What You Need To Know About A Bouncing Trailer 

Towing a trailer for the first time can be challenging. It adds to the weight of your vehicle, which means that you’ll feel your car slightly less powerful than usual. Turning will also feel unnatural, because you’ll need to make wider turns, and you’ll have to brake sooner than you’re used to. You can get used to this after a few minutes; however, a bouncing trailer can be even more nerve-wracking.

What Is A Bouncing Trailer?

A bouncing trailer is typically the result of a suspension that’s too stiff for the load you’re towing. That means that while you’re driving, the trailer will bounce lightly on the road. It makes the ride more unsteady and uncomfortable, and it feels like you’re driving on an untarred road. It can also be risky, especially if you’re unfamiliar with the art of towing a trailer. In the worst-case scenario, you could lose or damage your load, loosen bolts or damage the tyres of the trailer.

Other Causes 

It’s important to remember that the suspension in a vehicle comprises of the tyres, springs and axle, which is the leading cause of bouncing trailers. However, other things could contribute to a bouncing trailer, which is why all factors need to be considered if it turns out that the leading cause is not the suspension. Other reasons for a bouncing trailer include the following:

  • The tyres have not been adequately inflated and have a weak grip on the road
  • The towing is not level
  • The load in the trailer has an unbalanced weight and needs to be shifted
  • The shocks have worn out
  • The shocks are incorrect for the load (this is felt  specifically when going over a bump)
  • An axle has been damaged
  • The trailer is overloaded

As you can see, it’s quite clear that many factors can cause, or contribute to a bouncing trailer. Fortunately, they can be fixed with a few minor adjustments. However, it’s important to remember that if you rent a trailer, you should not perform these repairs or quick-fixes yourself. If you have a problem with the trailer, you should contact the rental company immediately, where they should replace it at no extra cost.

How To Fix It

Your rental company of choice should keep their trailers maintained. This means checking that the electrical systems for the backlights and brake lights work, the suspension, tyres, and even the safety chain and axles.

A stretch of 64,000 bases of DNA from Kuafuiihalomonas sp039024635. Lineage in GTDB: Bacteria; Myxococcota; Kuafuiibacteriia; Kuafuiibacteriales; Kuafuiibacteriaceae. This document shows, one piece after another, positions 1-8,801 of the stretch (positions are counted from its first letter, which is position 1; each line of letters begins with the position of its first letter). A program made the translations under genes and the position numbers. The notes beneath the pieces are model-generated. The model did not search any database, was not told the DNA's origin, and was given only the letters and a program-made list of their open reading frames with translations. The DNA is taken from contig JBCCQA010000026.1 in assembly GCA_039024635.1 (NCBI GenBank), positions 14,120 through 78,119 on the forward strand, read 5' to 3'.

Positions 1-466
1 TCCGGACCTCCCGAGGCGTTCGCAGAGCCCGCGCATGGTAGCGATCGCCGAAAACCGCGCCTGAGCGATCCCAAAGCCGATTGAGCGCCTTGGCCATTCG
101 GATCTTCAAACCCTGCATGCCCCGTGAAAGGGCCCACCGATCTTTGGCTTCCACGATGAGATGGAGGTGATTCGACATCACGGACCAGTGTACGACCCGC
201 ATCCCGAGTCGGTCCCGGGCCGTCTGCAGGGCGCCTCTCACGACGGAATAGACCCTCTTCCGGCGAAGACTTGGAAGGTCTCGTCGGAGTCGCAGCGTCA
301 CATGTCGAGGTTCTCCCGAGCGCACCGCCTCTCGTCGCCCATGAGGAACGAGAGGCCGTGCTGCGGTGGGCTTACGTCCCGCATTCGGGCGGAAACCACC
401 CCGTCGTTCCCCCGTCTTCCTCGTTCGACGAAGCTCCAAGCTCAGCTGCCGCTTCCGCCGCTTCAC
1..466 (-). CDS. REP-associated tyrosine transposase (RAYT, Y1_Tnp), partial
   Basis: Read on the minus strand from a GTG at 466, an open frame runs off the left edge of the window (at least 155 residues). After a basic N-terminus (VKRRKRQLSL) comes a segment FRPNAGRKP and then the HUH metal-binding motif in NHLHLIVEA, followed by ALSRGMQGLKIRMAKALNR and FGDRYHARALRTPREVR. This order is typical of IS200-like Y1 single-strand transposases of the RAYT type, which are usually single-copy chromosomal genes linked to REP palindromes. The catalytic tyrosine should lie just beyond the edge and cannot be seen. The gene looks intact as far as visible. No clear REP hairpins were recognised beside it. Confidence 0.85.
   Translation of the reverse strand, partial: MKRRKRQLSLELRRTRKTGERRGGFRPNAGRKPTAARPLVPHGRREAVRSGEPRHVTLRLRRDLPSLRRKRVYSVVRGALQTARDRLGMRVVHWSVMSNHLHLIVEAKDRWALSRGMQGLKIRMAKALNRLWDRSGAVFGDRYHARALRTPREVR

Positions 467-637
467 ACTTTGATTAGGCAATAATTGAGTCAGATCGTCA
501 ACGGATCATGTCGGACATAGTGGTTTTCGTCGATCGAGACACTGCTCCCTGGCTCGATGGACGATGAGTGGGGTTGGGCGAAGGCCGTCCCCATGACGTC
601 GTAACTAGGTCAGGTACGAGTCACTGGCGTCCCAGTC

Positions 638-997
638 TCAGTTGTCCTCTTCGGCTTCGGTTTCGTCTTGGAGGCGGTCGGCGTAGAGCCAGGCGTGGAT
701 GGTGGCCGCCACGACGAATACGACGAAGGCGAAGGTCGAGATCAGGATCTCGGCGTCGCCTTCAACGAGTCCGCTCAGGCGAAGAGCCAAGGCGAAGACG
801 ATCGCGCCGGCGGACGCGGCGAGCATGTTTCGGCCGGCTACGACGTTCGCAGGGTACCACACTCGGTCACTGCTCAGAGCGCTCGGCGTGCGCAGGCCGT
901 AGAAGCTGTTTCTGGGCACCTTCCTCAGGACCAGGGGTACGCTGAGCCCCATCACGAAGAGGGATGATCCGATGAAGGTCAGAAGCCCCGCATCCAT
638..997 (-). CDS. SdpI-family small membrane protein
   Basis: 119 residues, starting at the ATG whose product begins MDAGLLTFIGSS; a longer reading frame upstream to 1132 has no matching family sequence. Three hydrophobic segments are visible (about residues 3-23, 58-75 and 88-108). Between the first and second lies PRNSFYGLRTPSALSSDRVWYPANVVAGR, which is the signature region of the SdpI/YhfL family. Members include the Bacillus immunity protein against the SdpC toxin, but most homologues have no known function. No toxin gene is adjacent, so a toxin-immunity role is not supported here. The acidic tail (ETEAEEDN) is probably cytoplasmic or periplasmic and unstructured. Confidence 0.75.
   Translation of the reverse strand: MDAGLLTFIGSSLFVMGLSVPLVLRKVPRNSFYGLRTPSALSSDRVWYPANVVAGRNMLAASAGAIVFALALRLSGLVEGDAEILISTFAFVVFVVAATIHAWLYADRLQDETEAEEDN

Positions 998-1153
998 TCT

What A Typical Inspection Looks Like

The rental company you hire the trailer from should perform inspections after a rental trailer has been returned so that any repairs or services can be performed before it’s hired out again. It’s important to remember to check for any visible damage and point it out before you leave with it so that you’re not charged when the trailer is returned. This is what an inspection and service will look like:

  • All bolts are tightened and secured
  • All lights, fasteners, brakes and the hitch are inspected for damage
  • The tyres and the spare are checked for damage, cracking and dry rot
  • The tyre tread is looked at and measured for balding
  • The tyres are inflated, pressure tested and inspected for escaping air

Before You Leave With The Trailer 

Before you fetch the trailer that you’ve hired, you should also perform some minor inspections. You want to be prepared for what you need the trailer for, and should check the following before you leave with it:

  • Check the hitch components to make sure that they’ll fit. The ball size and the coupler size should be the same; otherwise, it will be an unsecured hitch.
  • Check the rated capacity for both the ball size and the coupler, to ensure that they can tow the load you want to transport.
  • Connect the hitch and inspect it to ensure that it’s attached securely. A great tip would be to pull the loaded trailer for a block or two and then double-check the attachment.
  • Make sure that the safety chain is attached, for additional security in case the trailer comes loose.
  • Check that the safety chain is durable and industrial – it can’t have thin or weak links.
  • Make sure that the safety chain won’t drag on the ground during transit. They can be adjusted in length, but shouldn’t be twisted to shorten them.
  • Pack your load evenly for equal weight distribution, with the most cumbersome items closer to the hitch.

These methods should stop the trailer from bouncing and provide a more steady ride. Make sure that your rental company keeps their trailer hires well-maintained to avoid issues like this. If not, you’re in for a bumpy ride.

 

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